We’re almost at the end of the Yoms – Yom HaShoa, Yom HaZikaron, Yom HaAtzmaut, Yom Yerushalayim. They create all kinds of pictures in my head and emotions in my heart. The overarching feeling I’ve had this year is of being in two places – New Jersey and Israel – and yet in neither place.
I may feel this way this year because I’ve been spending time with our mishlachat, our delegation of young Israelis, for whom it is so difficult to be away from Israel where these holidays are observed across the country. Instead, they are in the United States, where many Americans don’t even pay attention to the real meaning of our own Memorial Day or our Independence Day. To see the shlichim work so hard in our synagogues, day schools, JCCs, and the Y to bring these days to life, while struggling with their own feelings, is awe-inspiring.
Maybe I feel this way because I miss Israel. I was in Israel for ten days in April, so you would think that it might be a little while before I had the urge to go back. That would be wrong. I’m always ready to go back. If you’ve never been to Israel for Yom HaZikaron, with its siren and its solemnity, where every person feels the pain of loss, and the immediate transition to Yom HaAtzmaut, you are missing a huge insight into the Israeli psyche. It’s not that Israelis immediately replace the emotion of sadness with that of celebration (and love of a good mangal, or barbecue); it’s that the two sets of emotions always exist side by side, and despite one another.
And yet I’m lucky, even though it has been uncomfortable to feel somewhat out of place. I’m lucky because I have been to Israel in this season, and in so many others. I want to be able to share Israel with all of you, to see this lively, challenging, ever-changing and timeless place, and to sit with Israelis, creating the lasting connections that are so important for all of us. How lucky we are to have an Israel to come home to!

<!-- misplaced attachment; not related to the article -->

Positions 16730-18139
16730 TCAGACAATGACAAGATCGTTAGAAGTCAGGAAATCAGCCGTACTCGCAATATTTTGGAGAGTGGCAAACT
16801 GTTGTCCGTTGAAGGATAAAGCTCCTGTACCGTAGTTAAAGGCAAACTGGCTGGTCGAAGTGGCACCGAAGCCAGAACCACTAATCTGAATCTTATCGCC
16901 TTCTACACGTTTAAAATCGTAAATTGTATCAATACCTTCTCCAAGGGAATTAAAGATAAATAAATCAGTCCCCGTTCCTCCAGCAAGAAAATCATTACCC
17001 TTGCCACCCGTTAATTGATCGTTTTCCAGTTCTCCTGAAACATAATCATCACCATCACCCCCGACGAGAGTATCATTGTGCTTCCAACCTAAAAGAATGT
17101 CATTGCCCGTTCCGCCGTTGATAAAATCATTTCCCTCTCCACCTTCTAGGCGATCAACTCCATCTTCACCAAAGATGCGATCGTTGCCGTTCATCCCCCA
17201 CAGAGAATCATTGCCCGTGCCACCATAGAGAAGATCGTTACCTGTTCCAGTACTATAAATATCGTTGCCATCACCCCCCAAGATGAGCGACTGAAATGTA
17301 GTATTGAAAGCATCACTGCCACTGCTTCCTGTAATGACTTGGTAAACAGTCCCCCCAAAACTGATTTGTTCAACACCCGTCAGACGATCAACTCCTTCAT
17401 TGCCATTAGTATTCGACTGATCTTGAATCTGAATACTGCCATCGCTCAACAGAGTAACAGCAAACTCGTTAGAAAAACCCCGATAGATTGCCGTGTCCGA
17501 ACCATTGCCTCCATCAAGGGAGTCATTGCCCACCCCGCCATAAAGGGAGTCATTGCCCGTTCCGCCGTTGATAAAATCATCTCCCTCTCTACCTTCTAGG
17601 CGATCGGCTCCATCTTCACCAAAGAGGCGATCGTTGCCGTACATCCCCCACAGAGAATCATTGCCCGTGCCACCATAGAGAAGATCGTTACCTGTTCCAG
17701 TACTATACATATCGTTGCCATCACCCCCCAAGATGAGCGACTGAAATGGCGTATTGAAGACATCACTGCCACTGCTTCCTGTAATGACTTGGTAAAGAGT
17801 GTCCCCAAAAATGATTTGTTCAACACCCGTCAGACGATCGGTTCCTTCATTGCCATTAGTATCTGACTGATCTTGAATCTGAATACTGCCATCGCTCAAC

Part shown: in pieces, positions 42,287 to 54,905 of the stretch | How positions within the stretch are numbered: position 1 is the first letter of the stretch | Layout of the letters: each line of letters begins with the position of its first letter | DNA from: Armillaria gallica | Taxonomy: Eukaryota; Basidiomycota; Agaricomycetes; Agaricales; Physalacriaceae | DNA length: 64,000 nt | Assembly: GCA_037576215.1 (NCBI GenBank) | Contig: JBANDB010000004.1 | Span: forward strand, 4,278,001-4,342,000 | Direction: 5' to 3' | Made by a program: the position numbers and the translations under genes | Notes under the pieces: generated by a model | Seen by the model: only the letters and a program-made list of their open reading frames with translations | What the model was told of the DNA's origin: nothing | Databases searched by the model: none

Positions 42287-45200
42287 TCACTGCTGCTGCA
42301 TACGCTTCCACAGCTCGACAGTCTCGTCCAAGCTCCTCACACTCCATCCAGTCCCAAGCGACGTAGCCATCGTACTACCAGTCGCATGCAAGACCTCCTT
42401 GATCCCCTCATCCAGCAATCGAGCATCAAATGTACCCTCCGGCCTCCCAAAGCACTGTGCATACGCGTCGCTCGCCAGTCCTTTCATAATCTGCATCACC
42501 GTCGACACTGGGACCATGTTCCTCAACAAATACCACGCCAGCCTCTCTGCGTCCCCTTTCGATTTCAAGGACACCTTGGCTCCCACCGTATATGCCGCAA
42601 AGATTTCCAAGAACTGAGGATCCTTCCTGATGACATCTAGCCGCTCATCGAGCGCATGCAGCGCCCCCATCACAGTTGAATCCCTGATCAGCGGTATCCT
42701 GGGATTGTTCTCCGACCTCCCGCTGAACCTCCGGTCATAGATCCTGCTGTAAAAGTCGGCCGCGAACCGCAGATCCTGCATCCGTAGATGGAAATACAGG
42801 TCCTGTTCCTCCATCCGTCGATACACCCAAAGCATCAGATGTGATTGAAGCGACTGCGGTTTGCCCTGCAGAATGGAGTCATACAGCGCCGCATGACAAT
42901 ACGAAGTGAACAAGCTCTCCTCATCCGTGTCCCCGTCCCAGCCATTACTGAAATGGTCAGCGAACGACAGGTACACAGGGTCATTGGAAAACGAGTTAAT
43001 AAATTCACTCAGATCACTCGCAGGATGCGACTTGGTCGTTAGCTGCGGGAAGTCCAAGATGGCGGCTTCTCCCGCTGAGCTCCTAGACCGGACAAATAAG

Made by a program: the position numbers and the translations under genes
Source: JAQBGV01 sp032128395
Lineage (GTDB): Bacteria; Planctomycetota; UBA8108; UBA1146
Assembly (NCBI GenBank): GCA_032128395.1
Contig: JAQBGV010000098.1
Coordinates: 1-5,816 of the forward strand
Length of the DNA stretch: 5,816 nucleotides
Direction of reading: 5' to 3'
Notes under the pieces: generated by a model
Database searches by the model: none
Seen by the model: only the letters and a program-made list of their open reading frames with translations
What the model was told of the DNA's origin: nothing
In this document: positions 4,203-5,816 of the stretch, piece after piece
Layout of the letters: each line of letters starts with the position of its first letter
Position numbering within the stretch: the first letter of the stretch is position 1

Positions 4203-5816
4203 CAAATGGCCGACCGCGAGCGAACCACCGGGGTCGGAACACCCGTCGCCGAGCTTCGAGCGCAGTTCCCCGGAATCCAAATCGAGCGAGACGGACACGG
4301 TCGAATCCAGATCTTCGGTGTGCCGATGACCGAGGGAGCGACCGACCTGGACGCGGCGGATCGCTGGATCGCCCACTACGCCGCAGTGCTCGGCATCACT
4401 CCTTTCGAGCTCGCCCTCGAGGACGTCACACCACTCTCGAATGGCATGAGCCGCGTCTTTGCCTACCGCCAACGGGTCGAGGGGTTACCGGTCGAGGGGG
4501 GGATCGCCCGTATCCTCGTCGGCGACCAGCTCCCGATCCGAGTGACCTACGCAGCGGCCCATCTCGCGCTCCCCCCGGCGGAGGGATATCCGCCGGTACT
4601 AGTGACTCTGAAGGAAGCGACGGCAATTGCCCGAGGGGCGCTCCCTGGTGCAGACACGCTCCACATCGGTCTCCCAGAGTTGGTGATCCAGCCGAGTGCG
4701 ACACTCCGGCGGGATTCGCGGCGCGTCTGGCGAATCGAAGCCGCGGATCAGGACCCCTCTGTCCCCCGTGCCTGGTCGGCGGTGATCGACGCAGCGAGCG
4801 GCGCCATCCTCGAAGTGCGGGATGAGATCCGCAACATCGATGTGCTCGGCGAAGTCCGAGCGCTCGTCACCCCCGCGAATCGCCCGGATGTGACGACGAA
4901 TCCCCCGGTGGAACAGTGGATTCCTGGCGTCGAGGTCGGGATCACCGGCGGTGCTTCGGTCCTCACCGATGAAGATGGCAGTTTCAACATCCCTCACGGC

Here’s the thing I want to share with you – you can be lucky, too. We have two terrific local Federation missions going to Israel this summer, the Young Women’s Mission and the Men’s Mission. They are booking up as we speak, but there is still space available on both missions, sign up for Young Women’s here and/or Men’s here. And, if you are interested in improving your skills as a fundraiser check out JFNA’s Campaigners’ Mission 2016, or want to be a part of the National Young Leadership Summer Mission to Israel, these are opportunities for you too. Then you can miss Israel along with me once you get home!
The Fried Saginaw Mission Endowment Fund is available to help subsidize the costs for your first Greater MetroWest mission. Contact our Missions Director, Heidi Kuperman, at firstname.lastname@example.org or (973) 929-3046 for more information about any of these missions and to see if you qualify for a subsidy. To make a gift to the Mission Endowment Fund, contact the Jewish Community Foundation of Greater MetroWest NJ at www.jcfmetrowest.org or call Eileen Heltzer at (973) 929-3039.